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01:49 | 13th December 2017

News: UK

Tue 16 Feb, 2010
By Sam Bristowe


Maybe this is the time to share a secret that I have kept for quite a long time. I killed someone once… He was a young chap, he’d been my lover and he got Aids.

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BBC veteran reveals assisted suicide live on air

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An investigation has begun after a veteran BBC presenter announce live on air that he assisted his partner to die as he suffered from AIDS.
Ray Gosling, 70, revealed on BBC’s East Midlands Inside Out Programme that he smothered his partner with a pillow as he lay in the hospital in pain.
The revelation came during a feature on the programme talking about end-of-life decisions. Gosling said in the interview, which was broadcast of Monday at 7.30, whilst walking through a graveyard:
“Maybe this is the time to share a secret that I have kept for quite a long time.

I killed someone once… He was a young chap, he’d been my lover and he got Aids.”
“When you love someone, it is difficult to see them suffer. We’d got an agreement, if it got worse, the pain, and nobody could do anything. He was in terrible pain, I was there and I saw it. It breaks you into pieces.”
“In a hospital one hot afternoon, the doctor said, ’There’s nothing we can do’, and he was in terrible, terrible pain.
“I said to the doctor, ’Leave me just for a bit’ and he went away. I picked up the pillow and smothered him until he was dead.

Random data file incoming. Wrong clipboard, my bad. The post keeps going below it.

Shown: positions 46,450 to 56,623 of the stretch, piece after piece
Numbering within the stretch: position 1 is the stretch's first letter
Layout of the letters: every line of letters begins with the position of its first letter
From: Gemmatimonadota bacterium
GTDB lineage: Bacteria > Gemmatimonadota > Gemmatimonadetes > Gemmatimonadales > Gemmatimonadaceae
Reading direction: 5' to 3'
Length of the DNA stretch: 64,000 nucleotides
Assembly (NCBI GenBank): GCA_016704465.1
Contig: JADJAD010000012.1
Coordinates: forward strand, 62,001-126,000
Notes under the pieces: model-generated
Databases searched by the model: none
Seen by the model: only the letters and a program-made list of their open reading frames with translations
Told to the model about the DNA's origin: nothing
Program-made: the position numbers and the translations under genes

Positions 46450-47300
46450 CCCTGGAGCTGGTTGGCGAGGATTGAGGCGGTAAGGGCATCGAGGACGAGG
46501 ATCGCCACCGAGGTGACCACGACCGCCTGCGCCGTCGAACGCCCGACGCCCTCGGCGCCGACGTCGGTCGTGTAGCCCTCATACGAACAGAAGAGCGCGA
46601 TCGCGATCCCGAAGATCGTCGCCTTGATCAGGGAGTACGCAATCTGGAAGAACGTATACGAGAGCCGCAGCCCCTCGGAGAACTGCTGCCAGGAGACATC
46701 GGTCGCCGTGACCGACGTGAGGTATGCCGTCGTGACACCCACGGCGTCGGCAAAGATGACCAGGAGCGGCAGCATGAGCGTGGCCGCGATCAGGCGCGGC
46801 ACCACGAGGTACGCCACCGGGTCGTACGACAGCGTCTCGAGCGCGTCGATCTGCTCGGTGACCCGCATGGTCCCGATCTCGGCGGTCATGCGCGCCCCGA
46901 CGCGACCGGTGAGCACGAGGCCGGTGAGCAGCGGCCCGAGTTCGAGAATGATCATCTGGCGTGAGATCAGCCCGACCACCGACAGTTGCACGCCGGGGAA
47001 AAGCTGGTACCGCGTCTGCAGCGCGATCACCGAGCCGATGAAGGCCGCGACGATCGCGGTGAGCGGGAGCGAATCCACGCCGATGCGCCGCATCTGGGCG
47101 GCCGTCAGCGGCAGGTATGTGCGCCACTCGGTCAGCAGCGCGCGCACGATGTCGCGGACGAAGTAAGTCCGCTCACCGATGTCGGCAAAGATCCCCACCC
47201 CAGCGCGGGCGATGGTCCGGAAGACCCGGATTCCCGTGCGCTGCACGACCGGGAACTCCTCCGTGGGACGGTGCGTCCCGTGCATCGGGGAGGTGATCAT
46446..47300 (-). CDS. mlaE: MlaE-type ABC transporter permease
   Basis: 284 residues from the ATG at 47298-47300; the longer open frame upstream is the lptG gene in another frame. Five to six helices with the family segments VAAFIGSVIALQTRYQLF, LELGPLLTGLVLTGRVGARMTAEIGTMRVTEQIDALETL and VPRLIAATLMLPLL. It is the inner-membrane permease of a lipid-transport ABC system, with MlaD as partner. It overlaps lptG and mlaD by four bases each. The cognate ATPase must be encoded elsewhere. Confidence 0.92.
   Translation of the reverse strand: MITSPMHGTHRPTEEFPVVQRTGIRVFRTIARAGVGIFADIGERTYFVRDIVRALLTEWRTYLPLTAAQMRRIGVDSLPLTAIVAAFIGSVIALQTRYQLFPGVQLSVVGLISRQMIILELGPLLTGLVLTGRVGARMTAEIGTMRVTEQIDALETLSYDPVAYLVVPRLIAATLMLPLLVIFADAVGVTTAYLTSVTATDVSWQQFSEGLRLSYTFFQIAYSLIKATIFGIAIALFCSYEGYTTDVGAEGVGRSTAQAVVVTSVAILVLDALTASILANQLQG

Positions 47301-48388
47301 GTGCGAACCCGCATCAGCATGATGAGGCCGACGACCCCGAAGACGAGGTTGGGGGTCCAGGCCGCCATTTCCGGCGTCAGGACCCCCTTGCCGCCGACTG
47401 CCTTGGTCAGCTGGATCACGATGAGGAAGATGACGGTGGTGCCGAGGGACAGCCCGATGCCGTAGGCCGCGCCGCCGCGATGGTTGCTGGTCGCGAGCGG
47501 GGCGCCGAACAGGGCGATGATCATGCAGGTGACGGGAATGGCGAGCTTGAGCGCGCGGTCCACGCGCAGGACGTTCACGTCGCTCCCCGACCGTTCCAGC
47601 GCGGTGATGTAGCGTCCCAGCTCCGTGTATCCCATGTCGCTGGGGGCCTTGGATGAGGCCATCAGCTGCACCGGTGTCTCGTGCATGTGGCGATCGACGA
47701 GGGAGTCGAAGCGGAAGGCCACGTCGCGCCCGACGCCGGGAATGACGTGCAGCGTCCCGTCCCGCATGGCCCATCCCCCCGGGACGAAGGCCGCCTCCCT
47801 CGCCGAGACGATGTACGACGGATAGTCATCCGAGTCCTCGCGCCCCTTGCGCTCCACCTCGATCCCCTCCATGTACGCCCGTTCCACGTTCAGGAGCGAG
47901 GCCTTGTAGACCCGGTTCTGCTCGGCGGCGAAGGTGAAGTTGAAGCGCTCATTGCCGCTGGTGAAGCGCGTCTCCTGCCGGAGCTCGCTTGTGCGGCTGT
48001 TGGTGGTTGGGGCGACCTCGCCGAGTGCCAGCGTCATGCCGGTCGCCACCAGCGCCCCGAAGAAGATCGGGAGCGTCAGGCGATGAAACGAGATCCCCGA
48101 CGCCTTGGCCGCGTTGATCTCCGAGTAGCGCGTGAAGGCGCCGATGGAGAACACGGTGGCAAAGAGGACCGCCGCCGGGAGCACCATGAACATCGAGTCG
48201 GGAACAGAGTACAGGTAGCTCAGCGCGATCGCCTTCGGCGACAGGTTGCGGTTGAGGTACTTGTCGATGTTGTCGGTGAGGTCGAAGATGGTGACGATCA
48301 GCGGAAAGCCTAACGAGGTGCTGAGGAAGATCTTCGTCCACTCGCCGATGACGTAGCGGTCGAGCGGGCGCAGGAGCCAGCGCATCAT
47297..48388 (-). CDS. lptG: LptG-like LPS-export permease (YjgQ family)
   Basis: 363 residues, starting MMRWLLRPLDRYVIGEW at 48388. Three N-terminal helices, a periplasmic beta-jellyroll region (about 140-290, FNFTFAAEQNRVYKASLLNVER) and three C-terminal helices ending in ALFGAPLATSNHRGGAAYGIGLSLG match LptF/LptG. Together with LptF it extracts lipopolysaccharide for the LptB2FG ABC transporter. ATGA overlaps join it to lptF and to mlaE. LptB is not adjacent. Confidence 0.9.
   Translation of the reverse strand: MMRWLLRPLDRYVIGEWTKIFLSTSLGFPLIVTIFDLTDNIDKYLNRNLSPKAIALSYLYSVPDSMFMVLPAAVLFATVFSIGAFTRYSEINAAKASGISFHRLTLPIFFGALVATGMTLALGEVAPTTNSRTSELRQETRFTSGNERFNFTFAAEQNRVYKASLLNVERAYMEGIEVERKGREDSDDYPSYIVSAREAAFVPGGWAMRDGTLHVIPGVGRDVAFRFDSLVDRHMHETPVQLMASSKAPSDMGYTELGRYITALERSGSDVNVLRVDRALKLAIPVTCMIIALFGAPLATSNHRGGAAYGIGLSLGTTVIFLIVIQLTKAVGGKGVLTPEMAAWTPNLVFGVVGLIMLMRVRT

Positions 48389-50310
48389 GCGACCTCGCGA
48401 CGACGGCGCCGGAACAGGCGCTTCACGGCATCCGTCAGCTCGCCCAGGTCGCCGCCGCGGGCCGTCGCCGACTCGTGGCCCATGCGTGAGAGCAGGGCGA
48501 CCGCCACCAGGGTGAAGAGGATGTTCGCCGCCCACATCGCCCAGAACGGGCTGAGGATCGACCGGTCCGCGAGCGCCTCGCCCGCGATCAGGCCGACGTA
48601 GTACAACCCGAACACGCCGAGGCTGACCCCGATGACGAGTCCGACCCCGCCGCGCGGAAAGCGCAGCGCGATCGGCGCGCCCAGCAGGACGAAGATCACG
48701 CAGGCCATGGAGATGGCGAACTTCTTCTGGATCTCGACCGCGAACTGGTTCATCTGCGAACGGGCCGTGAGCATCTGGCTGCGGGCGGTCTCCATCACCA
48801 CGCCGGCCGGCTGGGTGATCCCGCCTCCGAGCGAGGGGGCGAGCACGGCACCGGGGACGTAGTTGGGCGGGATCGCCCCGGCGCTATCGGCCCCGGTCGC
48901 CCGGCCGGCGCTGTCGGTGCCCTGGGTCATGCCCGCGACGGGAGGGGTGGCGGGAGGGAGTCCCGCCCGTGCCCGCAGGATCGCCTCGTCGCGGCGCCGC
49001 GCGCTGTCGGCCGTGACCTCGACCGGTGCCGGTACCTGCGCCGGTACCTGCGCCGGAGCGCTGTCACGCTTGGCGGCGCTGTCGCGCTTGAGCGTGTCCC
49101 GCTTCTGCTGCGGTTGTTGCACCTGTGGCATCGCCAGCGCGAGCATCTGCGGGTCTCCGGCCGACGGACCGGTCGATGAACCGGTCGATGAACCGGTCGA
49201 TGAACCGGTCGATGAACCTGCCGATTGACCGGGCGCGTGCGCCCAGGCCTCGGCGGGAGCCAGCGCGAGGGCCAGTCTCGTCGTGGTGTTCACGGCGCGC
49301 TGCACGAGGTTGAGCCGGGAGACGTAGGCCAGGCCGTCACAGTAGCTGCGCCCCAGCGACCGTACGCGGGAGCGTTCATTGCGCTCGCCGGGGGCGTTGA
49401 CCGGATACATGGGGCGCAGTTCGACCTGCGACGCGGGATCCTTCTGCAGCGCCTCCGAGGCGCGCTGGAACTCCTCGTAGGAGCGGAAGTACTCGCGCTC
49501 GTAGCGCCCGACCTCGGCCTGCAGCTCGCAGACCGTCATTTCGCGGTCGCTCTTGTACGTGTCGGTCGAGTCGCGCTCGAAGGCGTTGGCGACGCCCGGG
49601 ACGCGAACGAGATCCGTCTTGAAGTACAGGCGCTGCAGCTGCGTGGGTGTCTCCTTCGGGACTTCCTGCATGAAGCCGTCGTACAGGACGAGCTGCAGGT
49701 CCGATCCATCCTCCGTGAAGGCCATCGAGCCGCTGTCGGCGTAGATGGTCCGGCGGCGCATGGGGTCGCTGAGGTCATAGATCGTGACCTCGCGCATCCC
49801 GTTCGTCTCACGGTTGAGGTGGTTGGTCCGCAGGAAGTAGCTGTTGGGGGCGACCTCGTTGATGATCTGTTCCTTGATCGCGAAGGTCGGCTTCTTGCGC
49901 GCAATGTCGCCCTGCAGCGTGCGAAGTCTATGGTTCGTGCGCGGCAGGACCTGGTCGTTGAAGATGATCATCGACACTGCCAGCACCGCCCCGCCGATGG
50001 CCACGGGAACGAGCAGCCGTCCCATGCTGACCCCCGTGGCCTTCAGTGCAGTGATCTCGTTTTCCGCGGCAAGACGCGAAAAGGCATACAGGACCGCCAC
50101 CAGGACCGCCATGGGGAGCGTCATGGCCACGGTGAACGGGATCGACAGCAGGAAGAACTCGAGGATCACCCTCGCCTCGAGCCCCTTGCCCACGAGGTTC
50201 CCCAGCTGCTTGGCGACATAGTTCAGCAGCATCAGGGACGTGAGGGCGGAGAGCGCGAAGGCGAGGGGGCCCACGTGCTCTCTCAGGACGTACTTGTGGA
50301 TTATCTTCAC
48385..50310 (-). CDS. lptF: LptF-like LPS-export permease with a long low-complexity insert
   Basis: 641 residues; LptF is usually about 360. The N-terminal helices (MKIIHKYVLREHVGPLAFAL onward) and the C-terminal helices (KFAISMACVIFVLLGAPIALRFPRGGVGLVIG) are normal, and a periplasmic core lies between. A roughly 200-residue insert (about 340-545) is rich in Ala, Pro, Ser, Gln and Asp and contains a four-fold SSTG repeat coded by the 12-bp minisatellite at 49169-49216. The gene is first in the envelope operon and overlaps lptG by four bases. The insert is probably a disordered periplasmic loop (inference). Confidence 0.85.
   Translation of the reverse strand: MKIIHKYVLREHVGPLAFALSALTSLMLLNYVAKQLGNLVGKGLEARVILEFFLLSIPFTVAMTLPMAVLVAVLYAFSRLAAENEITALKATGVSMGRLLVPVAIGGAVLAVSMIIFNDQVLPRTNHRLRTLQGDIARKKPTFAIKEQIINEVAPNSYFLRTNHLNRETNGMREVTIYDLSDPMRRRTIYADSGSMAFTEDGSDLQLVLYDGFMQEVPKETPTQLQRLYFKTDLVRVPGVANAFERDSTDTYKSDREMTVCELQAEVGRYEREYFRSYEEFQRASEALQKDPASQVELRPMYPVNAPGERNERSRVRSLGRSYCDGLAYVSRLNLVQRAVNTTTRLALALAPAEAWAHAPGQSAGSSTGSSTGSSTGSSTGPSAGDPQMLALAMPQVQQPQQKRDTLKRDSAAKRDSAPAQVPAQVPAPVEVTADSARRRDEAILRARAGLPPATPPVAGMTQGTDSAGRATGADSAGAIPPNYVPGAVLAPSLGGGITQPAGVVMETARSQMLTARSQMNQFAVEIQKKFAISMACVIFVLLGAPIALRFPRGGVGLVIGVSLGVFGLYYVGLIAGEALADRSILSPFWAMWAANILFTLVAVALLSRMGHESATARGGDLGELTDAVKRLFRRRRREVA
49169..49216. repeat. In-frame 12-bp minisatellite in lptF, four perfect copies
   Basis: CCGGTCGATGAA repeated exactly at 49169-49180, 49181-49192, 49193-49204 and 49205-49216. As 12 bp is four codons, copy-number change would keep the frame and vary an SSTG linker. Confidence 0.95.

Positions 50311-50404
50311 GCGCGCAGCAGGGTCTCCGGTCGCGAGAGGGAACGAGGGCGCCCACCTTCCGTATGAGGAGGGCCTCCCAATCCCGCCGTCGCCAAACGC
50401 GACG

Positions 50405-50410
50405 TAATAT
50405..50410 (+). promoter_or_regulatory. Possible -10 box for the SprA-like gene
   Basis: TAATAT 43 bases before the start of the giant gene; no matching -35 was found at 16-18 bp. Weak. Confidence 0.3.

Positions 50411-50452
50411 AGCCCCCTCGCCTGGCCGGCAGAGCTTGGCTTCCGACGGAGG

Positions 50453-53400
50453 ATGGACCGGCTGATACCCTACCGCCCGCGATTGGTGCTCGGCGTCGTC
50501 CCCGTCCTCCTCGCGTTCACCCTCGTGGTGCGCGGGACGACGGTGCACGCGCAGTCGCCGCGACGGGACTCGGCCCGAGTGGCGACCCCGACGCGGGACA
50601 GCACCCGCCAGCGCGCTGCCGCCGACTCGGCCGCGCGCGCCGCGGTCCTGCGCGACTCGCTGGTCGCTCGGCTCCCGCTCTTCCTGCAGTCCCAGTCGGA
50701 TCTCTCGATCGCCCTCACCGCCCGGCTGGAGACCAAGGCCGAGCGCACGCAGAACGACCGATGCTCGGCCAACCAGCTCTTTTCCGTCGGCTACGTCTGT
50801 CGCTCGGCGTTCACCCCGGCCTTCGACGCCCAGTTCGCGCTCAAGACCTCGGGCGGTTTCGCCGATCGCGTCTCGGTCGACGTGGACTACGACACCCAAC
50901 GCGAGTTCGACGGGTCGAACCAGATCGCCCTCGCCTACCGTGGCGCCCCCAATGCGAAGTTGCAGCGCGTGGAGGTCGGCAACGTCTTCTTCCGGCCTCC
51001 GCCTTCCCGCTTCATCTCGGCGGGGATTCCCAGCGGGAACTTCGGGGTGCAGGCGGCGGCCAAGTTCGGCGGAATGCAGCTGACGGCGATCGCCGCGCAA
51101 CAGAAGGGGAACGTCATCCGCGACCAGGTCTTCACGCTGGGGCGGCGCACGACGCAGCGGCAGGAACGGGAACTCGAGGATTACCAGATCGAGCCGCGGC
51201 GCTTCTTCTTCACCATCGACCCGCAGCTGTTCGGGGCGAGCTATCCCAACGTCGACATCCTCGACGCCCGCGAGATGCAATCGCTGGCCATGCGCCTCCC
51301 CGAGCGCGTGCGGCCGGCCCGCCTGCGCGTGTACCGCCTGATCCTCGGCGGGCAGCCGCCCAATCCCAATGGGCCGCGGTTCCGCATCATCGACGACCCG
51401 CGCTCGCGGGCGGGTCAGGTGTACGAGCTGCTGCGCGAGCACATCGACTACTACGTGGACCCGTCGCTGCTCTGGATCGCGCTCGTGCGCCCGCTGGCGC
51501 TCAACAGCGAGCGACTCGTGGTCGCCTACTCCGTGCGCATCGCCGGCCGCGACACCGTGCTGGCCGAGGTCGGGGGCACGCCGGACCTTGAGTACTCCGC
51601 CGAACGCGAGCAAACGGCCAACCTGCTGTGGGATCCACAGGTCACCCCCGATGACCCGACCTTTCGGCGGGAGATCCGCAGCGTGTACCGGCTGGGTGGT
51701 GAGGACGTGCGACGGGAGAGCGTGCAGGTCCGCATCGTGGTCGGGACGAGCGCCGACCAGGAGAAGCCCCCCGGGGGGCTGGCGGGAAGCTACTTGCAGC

“The doctor came back and I said, ’He’s gone’. Nothing more was ever said.”
Nottingham Police released a statement after the revelations were revealed on air. A spokesperson for the force said: “We were not aware of Mr Gosling’s comments until the BBC Inside Out programme was shown.
“We are now liaising with the BBC and will investigate the matter.”
The BBC have said that they will continue to co-operate fully with Nottingham police as they investigate the matter.
The freelance presenter, who has presented hundreds of radio and TV documentaries in his day, stands by the fact that he has no regrets for his actions
He was interviewed again on the BBC Radio 4 Today programme, where he said: “Sometimes doctors do it on their own. Sometimes people do it on their own.
“And if it happens to a lover or friend of yours, a husband, a wife, and I hope it doesn’t, but when it does sometimes you have to do brave things and you have to say – to use Nottingham language – bu**er the law.”

 

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